This is the first episode of Doctor Who in a very long time that made me genuinely excited to tune in the following week. The mystery that has been only vaguely touched on over the course of the season finally got revisited and information was revealed that I honestly did not see coming. On top of that, this was the first time where I really felt this new Doctor truly cared about Clara, which is a welcome relief since he’s been mostly a jerk towards her through this entire season. The episode also opened many doors for future Time Lord mythology that may change the landscape of the new series of Doctor Who.
The part of this episode that excited me the most was the visual confirmation that Time Lords can change sexes when they regenerate. This has been casually mentioned in ‘The Doctor’s Wife’ and ‘The Night of the Doctor,’ and has been noted in several supplemental materials such as novelizations, but we haven’t seen it actually in practice in the new series of Doctor Who. Missy has been revealed to be a regeneration of The Master and now we have absolutely no reason against having a woman play the next Doctor. This is something a lot of fans have been pulling for and this may have unintentionally opened the doors for that to become a reality. Will we get a female Doctor? I don’t know, but this is the biggest step towards making that a reality.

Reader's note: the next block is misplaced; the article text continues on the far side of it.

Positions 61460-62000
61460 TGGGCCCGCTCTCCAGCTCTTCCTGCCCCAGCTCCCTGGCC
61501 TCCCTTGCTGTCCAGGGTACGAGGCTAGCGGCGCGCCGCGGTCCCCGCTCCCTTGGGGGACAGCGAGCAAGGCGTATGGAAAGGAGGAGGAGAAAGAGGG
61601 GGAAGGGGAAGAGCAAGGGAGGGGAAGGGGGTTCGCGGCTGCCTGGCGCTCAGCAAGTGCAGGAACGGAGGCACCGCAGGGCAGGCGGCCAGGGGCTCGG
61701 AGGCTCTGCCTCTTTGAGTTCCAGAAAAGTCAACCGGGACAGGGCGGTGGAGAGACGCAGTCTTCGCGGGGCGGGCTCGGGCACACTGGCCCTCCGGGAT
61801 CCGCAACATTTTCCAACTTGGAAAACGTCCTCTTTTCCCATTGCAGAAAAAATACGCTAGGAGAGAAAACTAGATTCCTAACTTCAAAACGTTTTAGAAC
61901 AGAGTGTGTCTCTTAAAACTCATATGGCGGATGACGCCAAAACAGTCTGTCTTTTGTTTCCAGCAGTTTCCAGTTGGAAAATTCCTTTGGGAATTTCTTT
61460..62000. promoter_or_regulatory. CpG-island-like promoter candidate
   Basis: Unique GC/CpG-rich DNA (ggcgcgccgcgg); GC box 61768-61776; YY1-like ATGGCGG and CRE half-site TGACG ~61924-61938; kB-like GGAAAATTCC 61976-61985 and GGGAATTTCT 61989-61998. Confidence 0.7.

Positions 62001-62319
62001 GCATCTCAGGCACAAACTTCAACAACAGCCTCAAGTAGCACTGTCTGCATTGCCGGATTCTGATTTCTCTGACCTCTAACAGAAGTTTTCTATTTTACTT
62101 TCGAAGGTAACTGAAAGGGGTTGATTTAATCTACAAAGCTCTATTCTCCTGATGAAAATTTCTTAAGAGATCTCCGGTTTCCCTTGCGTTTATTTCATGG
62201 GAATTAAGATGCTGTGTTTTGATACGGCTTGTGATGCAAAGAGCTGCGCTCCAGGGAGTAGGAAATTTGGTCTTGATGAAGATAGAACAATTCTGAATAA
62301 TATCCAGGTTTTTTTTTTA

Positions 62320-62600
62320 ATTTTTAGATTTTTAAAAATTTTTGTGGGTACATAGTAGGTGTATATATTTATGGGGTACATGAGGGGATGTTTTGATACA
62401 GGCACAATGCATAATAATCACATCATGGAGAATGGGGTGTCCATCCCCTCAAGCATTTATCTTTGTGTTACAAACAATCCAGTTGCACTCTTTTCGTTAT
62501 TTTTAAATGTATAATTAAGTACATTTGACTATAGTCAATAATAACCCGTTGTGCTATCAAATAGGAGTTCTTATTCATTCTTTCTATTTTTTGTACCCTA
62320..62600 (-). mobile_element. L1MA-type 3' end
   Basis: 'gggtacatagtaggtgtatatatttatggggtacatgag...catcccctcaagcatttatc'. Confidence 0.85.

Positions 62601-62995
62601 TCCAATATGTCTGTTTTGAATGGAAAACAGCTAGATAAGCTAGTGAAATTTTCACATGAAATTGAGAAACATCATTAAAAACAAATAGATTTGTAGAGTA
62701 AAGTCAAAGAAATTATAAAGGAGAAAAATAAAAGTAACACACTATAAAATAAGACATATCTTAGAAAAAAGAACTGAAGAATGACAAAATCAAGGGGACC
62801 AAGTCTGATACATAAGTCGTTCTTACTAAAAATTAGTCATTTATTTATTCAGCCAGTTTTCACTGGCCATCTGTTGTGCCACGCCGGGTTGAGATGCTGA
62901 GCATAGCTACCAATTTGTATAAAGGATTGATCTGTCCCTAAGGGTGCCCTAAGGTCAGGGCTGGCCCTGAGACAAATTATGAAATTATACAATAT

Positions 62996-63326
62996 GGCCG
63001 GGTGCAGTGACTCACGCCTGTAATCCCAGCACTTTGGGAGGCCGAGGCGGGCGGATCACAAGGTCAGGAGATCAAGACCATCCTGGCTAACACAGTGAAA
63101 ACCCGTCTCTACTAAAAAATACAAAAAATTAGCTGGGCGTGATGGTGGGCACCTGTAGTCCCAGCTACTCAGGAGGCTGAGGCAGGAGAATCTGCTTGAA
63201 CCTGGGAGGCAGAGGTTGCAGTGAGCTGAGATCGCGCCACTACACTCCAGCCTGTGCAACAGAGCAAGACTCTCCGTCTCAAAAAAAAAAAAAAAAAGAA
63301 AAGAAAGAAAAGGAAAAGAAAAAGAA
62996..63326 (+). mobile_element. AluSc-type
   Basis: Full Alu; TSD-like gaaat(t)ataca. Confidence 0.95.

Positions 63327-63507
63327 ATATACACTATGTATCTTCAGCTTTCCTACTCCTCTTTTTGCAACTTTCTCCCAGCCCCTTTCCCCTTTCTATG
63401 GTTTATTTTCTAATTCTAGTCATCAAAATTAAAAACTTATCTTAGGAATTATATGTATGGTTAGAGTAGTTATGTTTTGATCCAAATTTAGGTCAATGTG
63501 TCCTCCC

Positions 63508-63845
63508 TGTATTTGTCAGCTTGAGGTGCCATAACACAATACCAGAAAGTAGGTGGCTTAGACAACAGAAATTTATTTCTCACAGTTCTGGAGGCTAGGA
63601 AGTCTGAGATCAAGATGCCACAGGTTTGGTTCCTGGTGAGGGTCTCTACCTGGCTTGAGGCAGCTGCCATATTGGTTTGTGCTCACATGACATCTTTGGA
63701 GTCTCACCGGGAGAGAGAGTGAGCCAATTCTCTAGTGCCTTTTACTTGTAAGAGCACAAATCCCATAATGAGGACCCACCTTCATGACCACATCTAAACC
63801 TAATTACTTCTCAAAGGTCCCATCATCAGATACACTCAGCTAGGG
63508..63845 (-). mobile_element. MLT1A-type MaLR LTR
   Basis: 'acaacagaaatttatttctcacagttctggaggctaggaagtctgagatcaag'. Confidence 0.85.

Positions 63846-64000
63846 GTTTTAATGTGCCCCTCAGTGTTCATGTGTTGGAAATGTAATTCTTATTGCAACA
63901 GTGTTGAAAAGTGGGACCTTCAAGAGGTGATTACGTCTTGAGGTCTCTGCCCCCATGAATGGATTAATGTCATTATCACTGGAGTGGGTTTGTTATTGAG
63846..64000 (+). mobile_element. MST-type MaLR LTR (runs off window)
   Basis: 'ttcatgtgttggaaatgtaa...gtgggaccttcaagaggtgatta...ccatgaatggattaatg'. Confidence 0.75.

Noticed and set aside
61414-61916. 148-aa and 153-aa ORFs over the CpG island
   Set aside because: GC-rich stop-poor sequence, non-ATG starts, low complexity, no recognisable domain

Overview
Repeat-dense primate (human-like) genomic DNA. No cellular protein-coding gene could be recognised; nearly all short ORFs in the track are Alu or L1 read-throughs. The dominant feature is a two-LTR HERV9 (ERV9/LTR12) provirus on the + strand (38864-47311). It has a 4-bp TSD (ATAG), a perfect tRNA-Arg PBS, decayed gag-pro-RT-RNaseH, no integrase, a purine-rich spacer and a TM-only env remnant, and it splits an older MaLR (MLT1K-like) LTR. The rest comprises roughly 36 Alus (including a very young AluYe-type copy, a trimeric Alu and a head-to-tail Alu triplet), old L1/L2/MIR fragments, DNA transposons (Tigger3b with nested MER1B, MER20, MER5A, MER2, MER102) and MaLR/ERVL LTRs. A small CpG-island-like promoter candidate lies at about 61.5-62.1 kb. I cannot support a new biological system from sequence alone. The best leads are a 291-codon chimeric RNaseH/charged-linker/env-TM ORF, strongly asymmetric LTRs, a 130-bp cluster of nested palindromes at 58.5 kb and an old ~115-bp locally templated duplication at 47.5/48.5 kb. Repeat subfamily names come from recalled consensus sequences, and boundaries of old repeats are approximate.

The fact that Missy is the Master was also a plot twist I honestly didn’t see coming. I feel like Moffat’s plot twists have become either too predictable, or too ridiculous these past couple of seasons, but this is the first one that was genuinely surprising. I think the fifth season was the last season that had an overarching plot that excited me like this. I really enjoyed The Silence as villains, but the plot in general did nothing for me. Then season seven is probably my least favorite season to date, even though it did have its heart wrenching moments that made me sob uncontrollably. Season eight has been generally lackluster, but the moment Missy’s identity was revealed I felt like this season finally became redeemable for the overarching plot. Of course, we still need to see how this plays out, but at least its finally become interesting.
The situation with Danny Pink is something that I’m extremely conflicted on. It’s emotional, yes, but something about it isn’t quite clicking for me. I like Danny, and Clara has become a lot more interesting than she was last season, but I feel like I’m not as invested in their relationship as I should be. Instead of feeling the pain of two lovers being separated, I was too busy worrying about the pain the consciousness felt as their bodies were cremated or dissected for science. I saw several people on my Twitter timeline who were actually triggered by this as it made them think of the pain their loved ones would go through if this version of the afterlife were true. I got far too caught up on this fact to find it in myself to connect to the emotional pain that Danny and Clara were going through as a couple.